3 D Printing - Dynamic, Distruptive, Divisive

Published: Wednesday, 16 April 2014 08:07
Written by Don Musilli

For the novice, the use of 3D Printers is a relatively new technology. However, this technology has been around for almost 25 years. The new advances in materials, printing extruders and motor technology have advanced these systems to the level of the "New Age of Manufacturing." 

3D Printers are now capable of printing in plastic, metals, wood, chocolate, ceramic, glass, human tissue cells, carbon fiber and more. Where this was once the property of the hobbyist, engineering student and prototyping laboratory, 3D Printers have now become the must have new "toy" by the younger generation. 

With prices for some of the newer 3D Printers under $1,000.00, the ability for the average individual to purchase and build models and components is now a reality. 

EIC currently has one of the fifth generation MakerBot Replicator 3D Printers. This unit was just made available as of March of this year and it has proven to be an excellent printer. This unit prints in PLA plastic only ( corn based oil filament ) and has a build platform that is little over 9" square and 6" high. This will print in over 20 colors and the cost of the filaments run from $18.00 to $65.00 depending upon the type and size of the spool.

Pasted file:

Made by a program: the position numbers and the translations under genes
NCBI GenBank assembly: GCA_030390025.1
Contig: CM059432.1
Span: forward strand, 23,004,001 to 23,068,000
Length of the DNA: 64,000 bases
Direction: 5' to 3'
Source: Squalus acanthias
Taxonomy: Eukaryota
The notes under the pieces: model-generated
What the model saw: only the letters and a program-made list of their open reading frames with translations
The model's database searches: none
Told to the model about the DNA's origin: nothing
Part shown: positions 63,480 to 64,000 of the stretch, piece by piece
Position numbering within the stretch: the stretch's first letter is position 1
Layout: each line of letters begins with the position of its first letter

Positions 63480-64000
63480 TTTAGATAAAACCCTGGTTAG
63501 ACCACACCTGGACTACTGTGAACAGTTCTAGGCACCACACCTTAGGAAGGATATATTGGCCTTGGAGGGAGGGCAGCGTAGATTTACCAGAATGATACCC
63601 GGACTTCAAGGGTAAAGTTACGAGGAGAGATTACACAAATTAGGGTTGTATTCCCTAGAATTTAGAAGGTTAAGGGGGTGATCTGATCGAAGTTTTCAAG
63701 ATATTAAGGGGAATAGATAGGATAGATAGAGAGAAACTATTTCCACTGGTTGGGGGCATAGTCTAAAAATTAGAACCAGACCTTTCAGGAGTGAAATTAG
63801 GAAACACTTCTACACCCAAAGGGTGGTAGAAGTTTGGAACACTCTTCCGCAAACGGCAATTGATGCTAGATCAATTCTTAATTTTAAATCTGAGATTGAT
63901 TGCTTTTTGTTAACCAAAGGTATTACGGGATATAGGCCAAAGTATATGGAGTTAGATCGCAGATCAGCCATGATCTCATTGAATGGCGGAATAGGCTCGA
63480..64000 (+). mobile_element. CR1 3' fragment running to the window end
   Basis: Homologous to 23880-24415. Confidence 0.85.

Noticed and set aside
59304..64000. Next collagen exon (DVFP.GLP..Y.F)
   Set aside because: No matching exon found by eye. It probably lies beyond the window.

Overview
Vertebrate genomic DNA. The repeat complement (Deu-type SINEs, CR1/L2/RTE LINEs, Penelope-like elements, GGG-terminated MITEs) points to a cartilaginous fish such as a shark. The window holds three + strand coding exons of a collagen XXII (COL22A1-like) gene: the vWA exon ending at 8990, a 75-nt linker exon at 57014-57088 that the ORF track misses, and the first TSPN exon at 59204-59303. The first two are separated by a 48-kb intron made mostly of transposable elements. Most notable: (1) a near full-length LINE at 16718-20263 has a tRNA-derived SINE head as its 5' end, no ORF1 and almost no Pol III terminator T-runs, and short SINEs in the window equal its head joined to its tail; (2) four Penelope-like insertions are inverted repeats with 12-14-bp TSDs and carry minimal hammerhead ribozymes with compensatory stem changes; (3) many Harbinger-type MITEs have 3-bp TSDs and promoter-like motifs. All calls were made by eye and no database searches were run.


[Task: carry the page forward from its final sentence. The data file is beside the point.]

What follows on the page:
To enhance our operation, EIC is also getting ready to purchase a new 3D Systems CubeX, dual head printer that prints in both ABS and PLA plastics. In addition, the new Cube3 unit will be added come this June. This is a junior unit to the CubeX but is more portable and better able to be used in multiple locations.

In order to print on the 3D Printers one must have a 3 dimensional digital object file to install on the Firmware of the printers. This file is developed by using any number of 3D software programs and there are also a large number of items you can download from various sites on the internet.

EIC is now putting into place training programs to educate individuals how to build, design and modify any object using some the more intuitive software now available to the public. The intent is to educate students starting at the Middle School level, along with their teachers and have them develop the computer design skills that will be necessary for them to enter the new "manufacturing technology" arena.

A series of classes will be developed that are designed for the adult and business person who wants to learn a new "employable" skill and have fun doing it. Look for more information about this program on our website soon. For more information please contact us at: http://englewoodincubationcenter.org